Reply
 
Thread Tools Display Modes
 
Old 10-04-2015, 11:24 PM   #1
Guru
 
Join Date: Feb 2010
Posts: 658
Comfort versus Simplicity

As we prepare for yet another trawler new build we find ourselves struggling with the level of comfort versus complexity we want / need on the boat. I'm sure I'm not alone when I look back at a life time of boating and think about the boats that provided the most enjoyment.

Funny thing for me is I keep going further back in time to when I was a teenager and running all over the Great South Bay of Long Island, NY is a 16' Tri-hull with a 50hp Evinrude that likely provides the greatest memories on the water. Fast forward ten years and 22' Mako CC on the west coast was another top of the list. While we enjoyed all three Nordhavn's they did come with a price.

Looking forward its hard to imagine another "open" boat since we do like the comfort of heating and A/C along with a hot shower and nice dinner aboard. But what is the compromise for spending weekends and weeks aboard with some serious coastal cruising that may include the ICW once retired.

While we have a good idea of what this compromise may be I thought it would be fun for others in a similar situation to share their thoughts. I recognize that everyone will have a different opinion and that's great, the intent is share opinions and have some fun.

Another factor we have to include is budget, we are not getting any younger and need to think about a boat we can afford in retirement. We do not have deep pockets so budget is important.

John
__________________
Advertisement

N4061 is offline   Reply With Quote
Old 10-05-2015, 01:07 AM   #2
Guru
 
City: Doha
Country: Qatar
Join Date: Jun 2012
Posts: 663
What is the level of comfort required? That is a great question.

Personally my original intention was a much lower level of fit-out. But I still have school aged children and a wife, so the pressure for higher levels of comfort is driven by them.

I don't mind the big household refrigerator and even the deep freeze, because with today's inverter technology both can be driven by solar panels. What I'm really trying to fight (or delay) is the air conditioning, because that means a generator. That's where the price tag really goes up.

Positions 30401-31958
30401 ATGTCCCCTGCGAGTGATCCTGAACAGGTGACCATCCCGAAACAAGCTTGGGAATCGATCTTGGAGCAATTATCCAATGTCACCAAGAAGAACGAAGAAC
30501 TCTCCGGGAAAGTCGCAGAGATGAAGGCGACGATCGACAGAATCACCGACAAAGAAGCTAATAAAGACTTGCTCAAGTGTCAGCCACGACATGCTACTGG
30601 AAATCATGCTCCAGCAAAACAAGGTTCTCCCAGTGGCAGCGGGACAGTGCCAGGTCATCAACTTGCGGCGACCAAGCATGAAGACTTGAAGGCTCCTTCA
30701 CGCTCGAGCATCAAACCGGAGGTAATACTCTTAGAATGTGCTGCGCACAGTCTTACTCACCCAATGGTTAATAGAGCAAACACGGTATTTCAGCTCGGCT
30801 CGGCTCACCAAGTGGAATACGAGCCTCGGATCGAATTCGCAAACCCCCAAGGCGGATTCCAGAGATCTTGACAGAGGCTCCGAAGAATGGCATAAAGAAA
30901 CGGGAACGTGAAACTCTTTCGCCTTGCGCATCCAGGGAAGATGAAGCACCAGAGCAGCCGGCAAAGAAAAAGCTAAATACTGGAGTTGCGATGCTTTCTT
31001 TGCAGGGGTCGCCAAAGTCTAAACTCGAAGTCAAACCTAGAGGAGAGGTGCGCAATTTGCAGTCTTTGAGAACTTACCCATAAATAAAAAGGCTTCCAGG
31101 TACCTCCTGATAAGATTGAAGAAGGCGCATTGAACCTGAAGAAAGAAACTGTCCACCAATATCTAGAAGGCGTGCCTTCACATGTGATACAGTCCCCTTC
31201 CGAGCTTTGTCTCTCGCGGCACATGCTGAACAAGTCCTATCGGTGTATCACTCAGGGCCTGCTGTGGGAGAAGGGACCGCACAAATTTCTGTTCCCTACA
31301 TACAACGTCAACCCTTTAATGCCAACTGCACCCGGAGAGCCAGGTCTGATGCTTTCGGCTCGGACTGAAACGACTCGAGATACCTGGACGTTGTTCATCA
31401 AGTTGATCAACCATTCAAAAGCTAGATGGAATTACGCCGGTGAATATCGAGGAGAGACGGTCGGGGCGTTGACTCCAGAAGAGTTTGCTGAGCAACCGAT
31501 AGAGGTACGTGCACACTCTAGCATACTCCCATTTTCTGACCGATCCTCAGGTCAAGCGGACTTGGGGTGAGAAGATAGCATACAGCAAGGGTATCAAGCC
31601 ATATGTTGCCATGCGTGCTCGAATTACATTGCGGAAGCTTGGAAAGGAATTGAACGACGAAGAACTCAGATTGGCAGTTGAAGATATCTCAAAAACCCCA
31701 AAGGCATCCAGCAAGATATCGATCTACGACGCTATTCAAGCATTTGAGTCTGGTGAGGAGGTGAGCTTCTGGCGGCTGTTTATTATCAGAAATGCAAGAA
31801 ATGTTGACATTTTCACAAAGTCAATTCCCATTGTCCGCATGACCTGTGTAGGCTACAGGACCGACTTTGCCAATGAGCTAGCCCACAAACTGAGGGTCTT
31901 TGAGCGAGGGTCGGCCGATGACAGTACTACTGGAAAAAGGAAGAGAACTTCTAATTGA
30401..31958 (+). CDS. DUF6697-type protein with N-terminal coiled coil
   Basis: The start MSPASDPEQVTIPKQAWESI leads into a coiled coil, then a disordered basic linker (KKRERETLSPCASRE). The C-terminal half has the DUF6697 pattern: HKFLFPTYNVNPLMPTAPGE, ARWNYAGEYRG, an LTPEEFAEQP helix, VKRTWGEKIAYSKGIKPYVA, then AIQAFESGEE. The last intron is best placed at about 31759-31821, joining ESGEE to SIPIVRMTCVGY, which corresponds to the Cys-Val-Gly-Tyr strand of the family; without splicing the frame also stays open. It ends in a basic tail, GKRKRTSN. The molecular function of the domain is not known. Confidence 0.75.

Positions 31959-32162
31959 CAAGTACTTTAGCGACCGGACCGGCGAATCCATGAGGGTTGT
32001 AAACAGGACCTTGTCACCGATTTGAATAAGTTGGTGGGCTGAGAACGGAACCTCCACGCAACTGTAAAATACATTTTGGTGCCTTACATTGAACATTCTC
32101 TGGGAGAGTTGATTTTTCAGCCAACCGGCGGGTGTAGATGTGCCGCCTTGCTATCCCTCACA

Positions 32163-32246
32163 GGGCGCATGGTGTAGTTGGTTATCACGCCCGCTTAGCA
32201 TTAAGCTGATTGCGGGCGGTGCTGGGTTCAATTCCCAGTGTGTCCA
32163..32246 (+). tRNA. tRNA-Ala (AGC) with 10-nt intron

So the compromise solution that we reached, which I believe is the most mature way to approach the subject, is to have the shipyard deliver the vessel extremely basic. We will fit it out with options as time goes on, develop a more luxurious interior and overall just decide what is needed through experience with the actual boat (versus based on past experience with other boats).
__________________

makobuilders is offline   Reply With Quote
Old 10-05-2015, 01:13 AM   #3
Guru
 
menzies's Avatar
 
City: Jacksonville
Country: USA
Vessel Name: SONAS
Vessel Model: Grand Alaskan 53
Join Date: May 2014
Posts: 2,204
Put your checklist of needs and wants together in priority order.

Buy a five year old boat that checks most of your list, especially the top of the list.

Let some other pocket take the biggest depreciation hit, outfit the boat with electronics and gear, and iron out the post-manufacturing warranty issues.
menzies is online now   Reply With Quote
Old 10-05-2015, 01:20 AM   #4
TF Site Team
 
ksanders's Avatar
 
City: SEWARD ALASKA
Country: USA
Vessel Name: LISAS WAY
Vessel Model: BAYLINER 4788
Join Date: Feb 2011
Posts: 3,956
If you are going to spend a weekend aboard then sacrificing comfort for simplicity might make sense.

If you are going to spend a long time aboard I think you will expect that a boat have all the comforts you expect out of your house.

Budget is a consideration, but if you are looking at yet another new build you are not even thinking budget, since a new boat will always cost much more than a previously cruised vessel.
__________________
Kevin Sanders
Bayliner 4788
Seward, Alaska
www.mvlisasway.com
ksanders is offline   Reply With Quote
Old 10-05-2015, 03:50 AM   #5
TF Site Team